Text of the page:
Nursing home ratings on Yelp are a different matter. First, Yelp only has ratings for about 28 percent of U.S. nursing homes. Second, the ratings are user-generated and mainly anecdotal, and there might be just a handful of ratings for each facility. And finally, Lu explains, “User reviews are typically bipolar: extremely good or extremely bad. The middle is pretty much silent.”
Yelp comes up with a composite rating of a nursing home by taking an average of its historical consumer ratings. This can result in a rating that is skewed high or low, depending on the number of reviews. Take, for example, a nursing home in New Hampshire that has three reviews: 4 stars, 1 star, and 5 stars. Yelp would rate this facility as having 3.5 stars. Meanwhile, the CMS rating for the same facility is 5 stars. In this case, Yelp users might steer clear of the same nursing home that would beckon to other people using Nursing Home Compare.
Lu and her co-authors quantify this dynamic. Using resident admissions as a proxy for consumer demand, they find that higher Yelp ratings led to higher consumer demand, particularly among Medicare-covered consumers. Furthermore, when they compared the effect of Yelp ratings against those of the CMS ratings, Yelp came out on top. They find that a 1-star increase in a Yelp rating increased a nursing home’s Medicare admissions by 2.6% more than a 1-star increase in the CMS rating did. This effect is primarily driven by the disproportionate number of extreme ratings on Yelp.
This dominance of Yelp ratings is moderated by a few factors. It was mostly observed in markets with high Yelp penetration, and it was more pronounced in areas where the average education level, based on Census data, was low to medium. “In markets where Yelp has a lot of public awareness, the effect is stronger,” Lu says, “and Yelp is more influential among people who are not necessarily highly educated.”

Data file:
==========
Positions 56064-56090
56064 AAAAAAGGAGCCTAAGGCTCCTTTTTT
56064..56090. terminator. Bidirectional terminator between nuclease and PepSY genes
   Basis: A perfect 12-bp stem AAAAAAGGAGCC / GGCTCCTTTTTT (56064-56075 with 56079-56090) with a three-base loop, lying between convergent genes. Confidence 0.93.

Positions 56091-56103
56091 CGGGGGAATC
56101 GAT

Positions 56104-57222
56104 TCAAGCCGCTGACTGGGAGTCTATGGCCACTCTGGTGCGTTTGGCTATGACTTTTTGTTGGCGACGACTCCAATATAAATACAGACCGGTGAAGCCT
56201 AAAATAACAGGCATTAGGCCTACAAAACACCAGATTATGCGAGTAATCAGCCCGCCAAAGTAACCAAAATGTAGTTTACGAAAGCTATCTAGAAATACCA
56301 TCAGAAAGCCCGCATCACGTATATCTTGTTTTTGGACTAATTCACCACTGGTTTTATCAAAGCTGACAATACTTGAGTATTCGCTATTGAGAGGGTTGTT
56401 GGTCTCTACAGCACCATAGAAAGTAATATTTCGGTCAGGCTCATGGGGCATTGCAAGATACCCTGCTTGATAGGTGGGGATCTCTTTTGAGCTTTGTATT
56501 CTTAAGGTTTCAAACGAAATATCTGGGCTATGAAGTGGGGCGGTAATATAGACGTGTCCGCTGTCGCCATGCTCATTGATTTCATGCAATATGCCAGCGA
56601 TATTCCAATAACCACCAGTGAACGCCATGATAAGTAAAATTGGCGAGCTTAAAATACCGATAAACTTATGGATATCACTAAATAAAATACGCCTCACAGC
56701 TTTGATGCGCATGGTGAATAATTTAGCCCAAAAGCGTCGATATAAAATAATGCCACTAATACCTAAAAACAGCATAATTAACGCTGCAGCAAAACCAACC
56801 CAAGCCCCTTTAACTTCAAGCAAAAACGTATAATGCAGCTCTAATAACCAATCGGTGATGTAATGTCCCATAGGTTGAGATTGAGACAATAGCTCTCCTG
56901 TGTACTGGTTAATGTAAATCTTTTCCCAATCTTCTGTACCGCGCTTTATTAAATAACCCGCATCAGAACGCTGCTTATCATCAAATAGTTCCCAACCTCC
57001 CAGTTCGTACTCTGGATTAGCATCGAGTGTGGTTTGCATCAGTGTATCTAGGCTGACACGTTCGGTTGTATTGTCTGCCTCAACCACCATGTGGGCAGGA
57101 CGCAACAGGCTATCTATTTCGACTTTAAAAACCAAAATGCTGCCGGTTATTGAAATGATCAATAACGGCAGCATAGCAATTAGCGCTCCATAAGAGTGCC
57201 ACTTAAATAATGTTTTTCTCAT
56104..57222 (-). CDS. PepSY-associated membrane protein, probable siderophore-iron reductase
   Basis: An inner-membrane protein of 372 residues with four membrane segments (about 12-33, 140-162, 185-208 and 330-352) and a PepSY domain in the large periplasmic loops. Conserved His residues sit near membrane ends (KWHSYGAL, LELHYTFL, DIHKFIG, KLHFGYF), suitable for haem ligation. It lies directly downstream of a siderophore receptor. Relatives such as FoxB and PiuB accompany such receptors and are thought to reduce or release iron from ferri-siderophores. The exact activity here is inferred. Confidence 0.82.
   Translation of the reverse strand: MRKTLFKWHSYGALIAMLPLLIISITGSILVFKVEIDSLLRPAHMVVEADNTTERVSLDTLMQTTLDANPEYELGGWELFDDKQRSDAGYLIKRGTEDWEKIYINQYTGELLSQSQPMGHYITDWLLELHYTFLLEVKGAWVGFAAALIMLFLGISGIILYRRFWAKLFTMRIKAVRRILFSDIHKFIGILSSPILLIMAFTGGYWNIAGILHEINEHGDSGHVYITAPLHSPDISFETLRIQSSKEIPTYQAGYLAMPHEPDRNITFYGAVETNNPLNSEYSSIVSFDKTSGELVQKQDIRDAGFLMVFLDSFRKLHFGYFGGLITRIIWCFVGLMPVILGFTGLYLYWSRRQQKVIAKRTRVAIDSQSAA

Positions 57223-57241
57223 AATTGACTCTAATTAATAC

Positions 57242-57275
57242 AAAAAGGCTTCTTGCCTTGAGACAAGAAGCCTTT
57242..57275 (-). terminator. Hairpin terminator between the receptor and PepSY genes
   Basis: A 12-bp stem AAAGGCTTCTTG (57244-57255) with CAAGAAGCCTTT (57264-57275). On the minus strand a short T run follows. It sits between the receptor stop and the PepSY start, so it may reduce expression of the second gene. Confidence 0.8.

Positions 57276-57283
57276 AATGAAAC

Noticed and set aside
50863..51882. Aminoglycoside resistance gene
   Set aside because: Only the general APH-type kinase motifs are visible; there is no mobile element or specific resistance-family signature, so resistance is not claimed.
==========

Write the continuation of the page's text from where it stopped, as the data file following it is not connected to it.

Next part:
We advise nursing home operators to proactively manage their reputation on social media by promptly addressing consumer complaints and implementing quality improvement measures.
What might this “Yelp effect” mean to the finances of a nursing home? According to the researchers’ back-of-the-envelope calculations, a nursing home gets a $33,500 boost to its net income on average for each 1-star increase in its rating. Which is actually quite a bit. “Many nursing homes have an annual revenue around a few million dollars,” Lu says, “and they are often operating at a low margin, so this is a sizable net income gain.”
Given social media’s strong influence on consumer demand, Lu and her co-authors assert that it’s time for the government to collaborate with sites such as Yelp to promote public awareness of rigorous rating services like Nursing Home Compare. State departments of health already do something like this, publishing restaurant hygiene scores on Yelp. This would allow consumers to make more informed decisions about health-care providers. Moreover, nursing homes themselves need to realize that Yelp ratings matter, and can really impact the bottom line. “We advise nursing home operators to proactively manage their reputation on social media by promptly addressing consumer complaints and implementing quality improvement measures,” they write.